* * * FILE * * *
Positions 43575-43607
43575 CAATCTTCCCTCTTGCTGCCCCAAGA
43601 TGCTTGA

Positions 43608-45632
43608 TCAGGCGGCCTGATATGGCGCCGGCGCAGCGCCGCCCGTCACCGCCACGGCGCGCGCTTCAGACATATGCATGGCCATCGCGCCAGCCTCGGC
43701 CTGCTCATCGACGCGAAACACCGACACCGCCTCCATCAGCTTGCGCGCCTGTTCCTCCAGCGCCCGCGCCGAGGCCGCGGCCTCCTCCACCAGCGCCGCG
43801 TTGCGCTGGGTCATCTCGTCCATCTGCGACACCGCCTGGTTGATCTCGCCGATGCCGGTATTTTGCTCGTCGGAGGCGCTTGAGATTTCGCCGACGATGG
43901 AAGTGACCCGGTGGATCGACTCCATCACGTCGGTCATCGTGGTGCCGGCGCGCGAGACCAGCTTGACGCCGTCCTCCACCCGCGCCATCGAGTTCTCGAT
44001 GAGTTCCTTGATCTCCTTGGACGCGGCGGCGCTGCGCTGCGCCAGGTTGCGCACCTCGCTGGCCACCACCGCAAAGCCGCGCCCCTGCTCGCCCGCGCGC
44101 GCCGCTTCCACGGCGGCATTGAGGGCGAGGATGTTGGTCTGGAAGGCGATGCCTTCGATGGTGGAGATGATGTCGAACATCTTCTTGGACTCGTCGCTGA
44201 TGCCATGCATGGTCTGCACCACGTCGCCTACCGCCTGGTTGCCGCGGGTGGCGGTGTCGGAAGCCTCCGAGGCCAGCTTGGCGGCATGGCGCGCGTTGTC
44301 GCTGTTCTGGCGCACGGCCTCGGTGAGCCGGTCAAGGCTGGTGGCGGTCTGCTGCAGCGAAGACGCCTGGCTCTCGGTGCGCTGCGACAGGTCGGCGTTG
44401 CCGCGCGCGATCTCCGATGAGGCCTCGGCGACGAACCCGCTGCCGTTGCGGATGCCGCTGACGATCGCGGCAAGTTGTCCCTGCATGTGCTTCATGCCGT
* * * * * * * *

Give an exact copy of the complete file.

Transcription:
Positions 43575-43607
43575 CAATCTTCCCTCTTGCTGCCCCAAGA
43601 TGCTTGA

Positions 43608-45632
43608 TCAGGCGGCCTGATATGGCGCCGGCGCAGCGCCGCCCGTCACCGCCACGGCGCGCGCTTCAGACATATGCATGGCCATCGCGCCAGCCTCGGC
43701 CTGCTCATCGACGCGAAACACCGACACCGCCTCCATCAGCTTGCGCGCCTGTTCCTCCAGCGCCCGCGCCGAGGCCGCGGCCTCCTCCACCAGCGCCGCG
43801 TTGCGCTGGGTCATCTCGTCCATCTGCGACACCGCCTGGTTGATCTCGCCGATGCCGGTATTTTGCTCGTCGGAGGCGCTTGAGATTTCGCCGACGATGG
43901 AAGTGACCCGGTGGATCGACTCCATCACGTCGGTCATCGTGGTGCCGGCGCGCGAGACCAGCTTGACGCCGTCCTCCACCCGCGCCATCGAGTTCTCGAT
44001 GAGTTCCTTGATCTCCTTGGACGCGGCGGCGCTGCGCTGCGCCAGGTTGCGCACCTCGCTGGCCACCACCGCAAAGCCGCGCCCCTGCTCGCCCGCGCGC
44101 GCCGCTTCCACGGCGGCATTGAGGGCGAGGATGTTGGTCTGGAAGGCGATGCCTTCGATGGTGGAGATGATGTCGAACATCTTCTTGGACTCGTCGCTGA
44201 TGCCATGCATGGTCTGCACCACGTCGCCTACCGCCTGGTTGCCGCGGGTGGCGGTGTCGGAAGCCTCCGAGGCCAGCTTGGCGGCATGGCGCGCGTTGTC
44301 GCTGTTCTGGCGCACGGCCTCGGTGAGCCGGTCAAGGCTGGTGGCGGTCTGCTGCAGCGAAGACGCCTGGCTCTCGGTGCGCTGCGACAGGTCGGCGTTG
44401 CCGCGCGCGATCTCCGATGAGGCCTCGGCGACGAACCCGCTGCCGTTGCGGATGCCGCTGACGATCGCGGCAAGTTGTCCCTGCATGTGCTTCATGCCGT